Greece has been preparing for a big summer tourist season, though the country has taken an unconventional approach. The country opened to Americans as of mid-April, though at the time the country was still in full lockdown. So you could visit Greece, but it probably wouldn’t have been very fun.
Greece has finally opened to visitors from around the world, and to coincide with that the country is lifting many of its lockdown measures.
The lockdown measures that Greece is lifting
For the past several months Greek residents have needed permission to even leave their homes, so for one, the country is now allowing free movement for all.
As it impacts tourists, here’s what you can expect if you’re visiting Greece:
- The curfew is now “only” from 12:30AM until 5AM (previously it was from 11PM until 5AM)
- Outdoor dining is now allowed, and on top of that indoor restaurants, bars, and cafes are allowed in hotels if they only serve hotel guests
- At dining venues, no music is allowed, and guests have to remain seated
- Museums are open, but with capacity restrictions (they were previously closed)
- Beaches are open
- Shops are fully open (previously there were heavy capacity controls, and you could mostly just order things in advance and then pick them up)
- Expect to have to wear masks in public, except when exercising or when sitting at a table dining
All-in-all these relaxed measures should allow people to have a nice vacation in Greece. Most attractions are open, and most dining in Greece in summer is outdoors anyway.
I’d say the only major thing to keep in mind is that you probably won’t be able to “party” in Greece, if that’s what you’re going for. The lack of music and requirement to stay seated at tables probably kills the appeal of Mykonos for many.
Greece has endless great outdoor dining options
Who is allowed to visit Greece?
While Greece opened to people from select countries in mid-April, the country is opening to visitors from around the world as of today (May 14). To enter, visitors need to either provide a negative coronavirus test, proof of vaccination, or proof of recovery from coronavirus:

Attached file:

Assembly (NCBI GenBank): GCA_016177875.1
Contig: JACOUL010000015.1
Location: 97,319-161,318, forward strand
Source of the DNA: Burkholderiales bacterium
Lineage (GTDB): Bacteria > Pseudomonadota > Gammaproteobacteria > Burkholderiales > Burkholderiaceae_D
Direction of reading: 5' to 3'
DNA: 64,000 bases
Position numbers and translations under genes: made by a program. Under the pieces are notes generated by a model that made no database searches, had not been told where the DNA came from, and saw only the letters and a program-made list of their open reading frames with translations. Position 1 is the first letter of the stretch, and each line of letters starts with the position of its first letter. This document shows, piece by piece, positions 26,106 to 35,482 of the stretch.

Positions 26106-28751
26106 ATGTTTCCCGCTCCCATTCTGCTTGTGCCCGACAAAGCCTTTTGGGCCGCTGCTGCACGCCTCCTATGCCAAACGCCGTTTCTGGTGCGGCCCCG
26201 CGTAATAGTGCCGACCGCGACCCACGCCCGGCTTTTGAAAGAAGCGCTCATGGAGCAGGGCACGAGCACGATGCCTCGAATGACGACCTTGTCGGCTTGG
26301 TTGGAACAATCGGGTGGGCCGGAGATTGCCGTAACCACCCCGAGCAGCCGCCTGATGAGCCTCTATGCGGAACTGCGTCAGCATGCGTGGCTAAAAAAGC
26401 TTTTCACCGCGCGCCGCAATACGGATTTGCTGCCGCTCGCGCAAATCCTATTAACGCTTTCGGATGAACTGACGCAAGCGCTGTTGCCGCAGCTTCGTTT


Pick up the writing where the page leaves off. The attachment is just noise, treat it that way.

- The coronavirus test requirement is that you need to be tested no more than 72 hours before arrival in Greece, and this test is mandatory for all travelers over the age of five
- Alternatively you can provide proof of recovery from coronavirus within the past nine months; this can be proven through a certificate of recovery issued by a public authority or certified laboratory, or through a certificate of a positive PCR molecular test result, performed between two and nine months prior to arrival
- You can bypass the testing or recovery requirement if you’re fully vaccinated, which is defined as having received your last recommended dose at least 14 days ago; eligible vaccines include Pfizer BioNtech, Moderna, Astra Zeneca/Oxford, Novavax, Johnson + Johnson/Janssen, Sinovac Biotech, Gamaleya (Sputnik), Cansino Biologics, and Sinopharm
Greece is now open to visitors from around the world
I’m impressed that Greece has followed through with its timeline for opening to visitors from around the world, as the country is now officially open. Visitors just need to present a negative coronavirus test result, proof of recovery, or proof of vaccination.
Greece has also lifted most lockdown measures, though not all of them. While most attractions will be open and outdoor dining will be possible, expect (understandably) less of a party scene than in the past, with no music and people having to stay seated at restaurants.
Anyone planning on traveling to Greece this summer?